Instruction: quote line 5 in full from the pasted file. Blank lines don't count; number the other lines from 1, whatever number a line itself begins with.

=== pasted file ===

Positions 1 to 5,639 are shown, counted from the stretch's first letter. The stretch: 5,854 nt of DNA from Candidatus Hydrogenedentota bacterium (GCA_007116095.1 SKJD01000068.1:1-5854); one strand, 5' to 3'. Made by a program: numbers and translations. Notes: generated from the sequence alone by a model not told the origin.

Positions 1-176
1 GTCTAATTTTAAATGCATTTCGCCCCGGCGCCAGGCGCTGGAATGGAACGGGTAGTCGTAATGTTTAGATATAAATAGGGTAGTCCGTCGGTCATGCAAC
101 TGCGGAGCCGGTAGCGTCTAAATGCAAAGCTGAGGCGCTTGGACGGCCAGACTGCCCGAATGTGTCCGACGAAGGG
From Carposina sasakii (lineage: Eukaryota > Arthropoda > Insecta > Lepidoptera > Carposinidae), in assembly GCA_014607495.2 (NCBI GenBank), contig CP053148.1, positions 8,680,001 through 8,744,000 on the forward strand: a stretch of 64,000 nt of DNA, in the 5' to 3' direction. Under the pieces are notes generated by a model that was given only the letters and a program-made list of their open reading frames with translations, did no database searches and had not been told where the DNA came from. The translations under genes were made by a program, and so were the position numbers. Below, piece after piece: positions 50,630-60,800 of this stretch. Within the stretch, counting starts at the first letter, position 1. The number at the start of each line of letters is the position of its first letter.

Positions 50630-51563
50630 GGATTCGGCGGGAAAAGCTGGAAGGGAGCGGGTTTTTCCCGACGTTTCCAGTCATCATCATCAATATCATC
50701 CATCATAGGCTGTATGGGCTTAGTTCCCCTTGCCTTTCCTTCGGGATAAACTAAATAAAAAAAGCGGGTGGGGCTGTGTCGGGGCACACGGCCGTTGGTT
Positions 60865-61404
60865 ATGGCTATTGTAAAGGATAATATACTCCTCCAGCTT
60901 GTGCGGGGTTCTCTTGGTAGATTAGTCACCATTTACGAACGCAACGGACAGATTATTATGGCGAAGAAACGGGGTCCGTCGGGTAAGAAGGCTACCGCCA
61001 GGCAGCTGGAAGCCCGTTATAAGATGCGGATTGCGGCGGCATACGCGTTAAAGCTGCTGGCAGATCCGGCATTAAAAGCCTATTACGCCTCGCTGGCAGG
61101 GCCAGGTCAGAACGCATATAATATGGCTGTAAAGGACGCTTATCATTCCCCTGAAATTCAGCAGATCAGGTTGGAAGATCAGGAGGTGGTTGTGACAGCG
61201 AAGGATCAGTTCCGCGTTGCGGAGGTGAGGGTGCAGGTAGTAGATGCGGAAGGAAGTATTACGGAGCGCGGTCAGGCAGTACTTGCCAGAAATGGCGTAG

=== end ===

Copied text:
From Carposina sasakii (lineage: Eukaryota > Arthropoda > Insecta > Lepidoptera > Carposinidae), in assembly GCA_014607495.2 (NCBI GenBank), contig CP053148.1, positions 8,680,001 through 8,744,000 on the forward strand: a stretch of 64,000 nt of DNA, in the 5' to 3' direction. Under the pieces are notes generated by a model that was given only the letters and a program-made list of their open reading frames with translations, did no database searches and had not been told where the DNA came from. The translations under genes were made by a program, and so were the position numbers. Below, piece after piece: positions 50,630-60,800 of this stretch. Within the stretch, counting starts at the first letter, position 1. The number at the start of each line of letters is the position of its first letter.